Knife+HeartReviewed By Jay Seaver
Posted 06/07/19 12:18:18
(Worth A Look)
SCREENED AT BOSTON UNDERGROUND FILM FESTIVAL 21: "Knife+Heart" is a slasher set against a backdrop of gay porn in 1979 Paris and it's just as lurid as it sounds, which means it is not for everyone. It is top-notch as those go, clever and sometimes surprisingly emotional considering that it's also often well over the border of camp. There isn't much like it, and most of what is doesn't pull it off nearly so well.Anne Parèze (Vanessa Paradis) is kind of a mess; she produces cheap adult films with all-male casts and has screwed up enough of that girlfriend Loïs McKenna (Kate Moran) has left her, although she's still editing those movies. Director Archibald Langevin (Nicolas Maury) is not the only one to notice that new actor Nans (Khaled Alouach) looks an awful lot like another guy, Fouad, who did few films with them a few years ago. He might not be in the business very long, or on this Earth - there's a serial killer on the loose, and the police are not exactly prioritizing the case. That means Anne winds up playing amateur sleuth on top of everything else, which includes making her new movie transparently based upon the case.
Vanessa Paradis seems like a bit of an odd choice for the central character of this movie, even once you consider that many of the characters are inspired by real people; she's a glamorous former model and singer whose character is in a grimy, low-rent business. She imbues Anne with a sense of ease and experience but not necessarily responsibility, someone who has found her niche in part because it lets her occasionally be immature without much penalty in the right proportion with any den-mother instincts she might feel. It's a natural fit with Kate Moran's Loïs, who never comes off as quite so at ease with this world - sure, nobody has anything against her being gay, and Anne is smart and exciting, but even before the murders, the excesses that came from being around Anne were not exactly what she wanted out of life. She does the editing because someone has to and she's the only one with the temperment for this methodical part of filmmaking.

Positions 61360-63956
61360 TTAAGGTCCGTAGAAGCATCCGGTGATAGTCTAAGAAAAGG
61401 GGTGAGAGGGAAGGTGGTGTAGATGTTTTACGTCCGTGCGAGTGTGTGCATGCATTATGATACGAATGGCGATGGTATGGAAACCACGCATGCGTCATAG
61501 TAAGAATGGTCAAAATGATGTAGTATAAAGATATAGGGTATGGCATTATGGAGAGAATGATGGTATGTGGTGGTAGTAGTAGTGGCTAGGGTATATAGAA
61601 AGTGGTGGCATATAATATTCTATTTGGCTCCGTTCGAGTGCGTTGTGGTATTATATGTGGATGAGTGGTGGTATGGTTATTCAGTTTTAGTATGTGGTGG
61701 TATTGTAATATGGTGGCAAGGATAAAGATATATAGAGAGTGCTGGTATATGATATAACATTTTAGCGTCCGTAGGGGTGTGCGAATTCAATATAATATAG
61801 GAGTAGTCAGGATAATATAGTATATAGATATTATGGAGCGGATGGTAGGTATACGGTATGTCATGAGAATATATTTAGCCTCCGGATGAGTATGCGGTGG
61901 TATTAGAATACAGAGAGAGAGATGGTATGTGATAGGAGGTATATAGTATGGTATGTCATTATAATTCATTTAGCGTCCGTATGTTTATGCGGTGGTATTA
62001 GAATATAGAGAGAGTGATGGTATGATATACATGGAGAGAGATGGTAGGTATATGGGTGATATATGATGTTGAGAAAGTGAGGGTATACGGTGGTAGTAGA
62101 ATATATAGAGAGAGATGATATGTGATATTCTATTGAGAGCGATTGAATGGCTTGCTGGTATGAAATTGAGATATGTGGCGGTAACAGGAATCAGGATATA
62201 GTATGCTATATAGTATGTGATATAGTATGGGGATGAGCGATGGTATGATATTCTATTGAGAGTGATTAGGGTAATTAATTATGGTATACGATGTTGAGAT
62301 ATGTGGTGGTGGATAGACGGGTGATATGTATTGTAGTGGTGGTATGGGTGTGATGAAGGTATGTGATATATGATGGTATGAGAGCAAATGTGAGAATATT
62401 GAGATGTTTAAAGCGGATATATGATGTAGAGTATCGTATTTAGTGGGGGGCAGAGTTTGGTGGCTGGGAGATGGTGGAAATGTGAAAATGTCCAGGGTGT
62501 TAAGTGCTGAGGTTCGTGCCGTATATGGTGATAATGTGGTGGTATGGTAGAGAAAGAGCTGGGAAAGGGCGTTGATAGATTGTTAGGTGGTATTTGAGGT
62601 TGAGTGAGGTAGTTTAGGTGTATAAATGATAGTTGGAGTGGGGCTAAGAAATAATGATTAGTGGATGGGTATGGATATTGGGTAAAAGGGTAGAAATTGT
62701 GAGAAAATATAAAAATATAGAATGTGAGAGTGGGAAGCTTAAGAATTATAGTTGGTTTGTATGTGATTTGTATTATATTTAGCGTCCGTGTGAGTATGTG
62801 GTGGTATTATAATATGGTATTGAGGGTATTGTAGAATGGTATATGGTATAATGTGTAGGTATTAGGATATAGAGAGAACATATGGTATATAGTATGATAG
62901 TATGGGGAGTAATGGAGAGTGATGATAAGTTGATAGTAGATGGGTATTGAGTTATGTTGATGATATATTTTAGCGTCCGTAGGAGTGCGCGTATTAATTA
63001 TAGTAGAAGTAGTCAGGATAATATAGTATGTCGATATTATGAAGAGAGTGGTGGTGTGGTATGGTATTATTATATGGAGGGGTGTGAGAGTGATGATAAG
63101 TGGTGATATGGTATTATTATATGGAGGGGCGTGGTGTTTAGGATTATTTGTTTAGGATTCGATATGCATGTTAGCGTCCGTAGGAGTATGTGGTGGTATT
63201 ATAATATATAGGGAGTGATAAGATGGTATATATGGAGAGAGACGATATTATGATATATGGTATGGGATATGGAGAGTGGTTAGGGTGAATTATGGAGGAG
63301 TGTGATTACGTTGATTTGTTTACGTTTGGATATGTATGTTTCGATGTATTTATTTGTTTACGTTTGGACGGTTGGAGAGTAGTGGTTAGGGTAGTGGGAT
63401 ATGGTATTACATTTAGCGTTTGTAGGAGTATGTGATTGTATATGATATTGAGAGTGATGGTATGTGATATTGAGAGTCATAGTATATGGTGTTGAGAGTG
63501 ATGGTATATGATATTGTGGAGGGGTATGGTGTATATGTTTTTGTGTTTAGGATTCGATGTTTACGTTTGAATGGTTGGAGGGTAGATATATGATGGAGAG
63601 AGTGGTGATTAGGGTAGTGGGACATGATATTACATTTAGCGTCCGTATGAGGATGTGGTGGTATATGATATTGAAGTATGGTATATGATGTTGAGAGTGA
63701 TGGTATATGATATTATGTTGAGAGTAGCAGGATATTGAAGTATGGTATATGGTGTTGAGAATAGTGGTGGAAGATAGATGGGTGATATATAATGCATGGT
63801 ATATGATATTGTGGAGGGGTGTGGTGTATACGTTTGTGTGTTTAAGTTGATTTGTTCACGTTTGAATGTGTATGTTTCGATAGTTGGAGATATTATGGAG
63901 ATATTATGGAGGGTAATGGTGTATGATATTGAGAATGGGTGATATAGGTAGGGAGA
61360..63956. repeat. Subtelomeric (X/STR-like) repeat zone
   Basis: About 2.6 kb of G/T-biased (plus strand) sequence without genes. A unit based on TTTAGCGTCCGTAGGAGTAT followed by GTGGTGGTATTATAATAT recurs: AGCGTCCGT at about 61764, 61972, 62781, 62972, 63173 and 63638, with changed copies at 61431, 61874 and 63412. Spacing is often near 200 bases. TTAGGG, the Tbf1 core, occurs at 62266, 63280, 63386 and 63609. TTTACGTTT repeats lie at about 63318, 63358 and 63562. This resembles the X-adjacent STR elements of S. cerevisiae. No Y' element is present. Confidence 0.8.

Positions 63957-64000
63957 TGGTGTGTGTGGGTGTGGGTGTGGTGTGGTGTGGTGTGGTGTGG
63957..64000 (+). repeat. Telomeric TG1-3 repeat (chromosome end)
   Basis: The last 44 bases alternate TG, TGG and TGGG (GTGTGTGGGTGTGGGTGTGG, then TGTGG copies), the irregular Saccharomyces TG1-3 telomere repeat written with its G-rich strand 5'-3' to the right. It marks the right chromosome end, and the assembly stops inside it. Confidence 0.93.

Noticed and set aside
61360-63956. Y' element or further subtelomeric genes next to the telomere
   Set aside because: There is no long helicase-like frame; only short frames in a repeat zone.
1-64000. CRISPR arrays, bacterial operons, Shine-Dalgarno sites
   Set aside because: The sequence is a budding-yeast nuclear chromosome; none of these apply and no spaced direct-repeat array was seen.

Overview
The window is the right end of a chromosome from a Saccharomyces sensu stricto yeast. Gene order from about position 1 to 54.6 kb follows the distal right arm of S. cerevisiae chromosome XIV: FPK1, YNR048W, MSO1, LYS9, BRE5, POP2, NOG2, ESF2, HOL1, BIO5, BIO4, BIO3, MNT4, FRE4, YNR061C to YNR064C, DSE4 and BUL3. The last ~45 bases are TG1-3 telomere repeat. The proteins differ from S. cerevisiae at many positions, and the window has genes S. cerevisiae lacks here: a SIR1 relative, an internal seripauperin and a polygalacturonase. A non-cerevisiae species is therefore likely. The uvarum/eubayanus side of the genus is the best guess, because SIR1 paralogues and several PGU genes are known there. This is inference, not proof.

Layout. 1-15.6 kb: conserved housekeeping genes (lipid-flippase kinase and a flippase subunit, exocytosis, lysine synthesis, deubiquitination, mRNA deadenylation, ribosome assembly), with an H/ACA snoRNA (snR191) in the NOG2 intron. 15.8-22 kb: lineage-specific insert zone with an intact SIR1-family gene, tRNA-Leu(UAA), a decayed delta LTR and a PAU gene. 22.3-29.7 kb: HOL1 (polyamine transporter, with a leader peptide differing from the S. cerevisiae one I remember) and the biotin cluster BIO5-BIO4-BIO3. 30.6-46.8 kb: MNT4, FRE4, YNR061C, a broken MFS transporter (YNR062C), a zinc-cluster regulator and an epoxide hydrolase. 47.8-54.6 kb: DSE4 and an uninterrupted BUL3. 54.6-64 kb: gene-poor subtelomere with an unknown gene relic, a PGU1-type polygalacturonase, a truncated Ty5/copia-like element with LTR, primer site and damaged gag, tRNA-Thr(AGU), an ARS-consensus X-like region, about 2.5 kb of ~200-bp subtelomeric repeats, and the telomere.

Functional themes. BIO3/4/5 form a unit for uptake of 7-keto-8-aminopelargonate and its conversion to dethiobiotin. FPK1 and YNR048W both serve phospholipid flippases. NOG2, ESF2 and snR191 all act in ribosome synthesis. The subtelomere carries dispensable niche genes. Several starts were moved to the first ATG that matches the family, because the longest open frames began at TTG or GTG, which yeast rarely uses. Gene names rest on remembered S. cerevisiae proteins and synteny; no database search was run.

Director Yann Gonzalez and his collaborators, on the other hand, never seem to treat any art of their art as boring or obligatory. They embrace the simple aesthetic of the time and genre, but file away some of the excesses - scenes aren't quite over-lit, but the look is still a bit less natural than many modern films, and the relatively static camera is placed in a way that is determined more for focus than just convenience. There's loving recreation of the garish fashions and hairstyles, enough to mark the group as defiant outsiders and stamp them with personality, and generally show a knack for using period details and techniques as a way to communicate just a little more to the audience.
There's honest horror to the violence that mostly avoids snickers while still giving the viewer the thrill of danger, and for all that the film offers plentiful opportunity to have a laugh at what it's recreating, it shows genuine fondness for its characters. Anne, especially, is allowed little moments of pride in her work, and the last act gets interesting, if sometimes frustrating: It takes a detour from the rest of the movie by playing in the country instead of the city, spinning its wheels and giving the audience the feeling that things have come a bit out of nowhere - Kinfe+Heart was never a real fair-play mystery but it never felt random - but also giving a bit of a sense of tapping into bigger things. You can see how the pieces are being put together, and it feels like it's just enough to give you the picture.Not that the higher-minded material is ever that close to the front; Anne's and Loïs's damaged romance may be prominent, but the film is mostly about people getting stabbed. It's a good one, if you like that, and a gay porn-adjacent giallo is a fun change of pace from the typical slasher.
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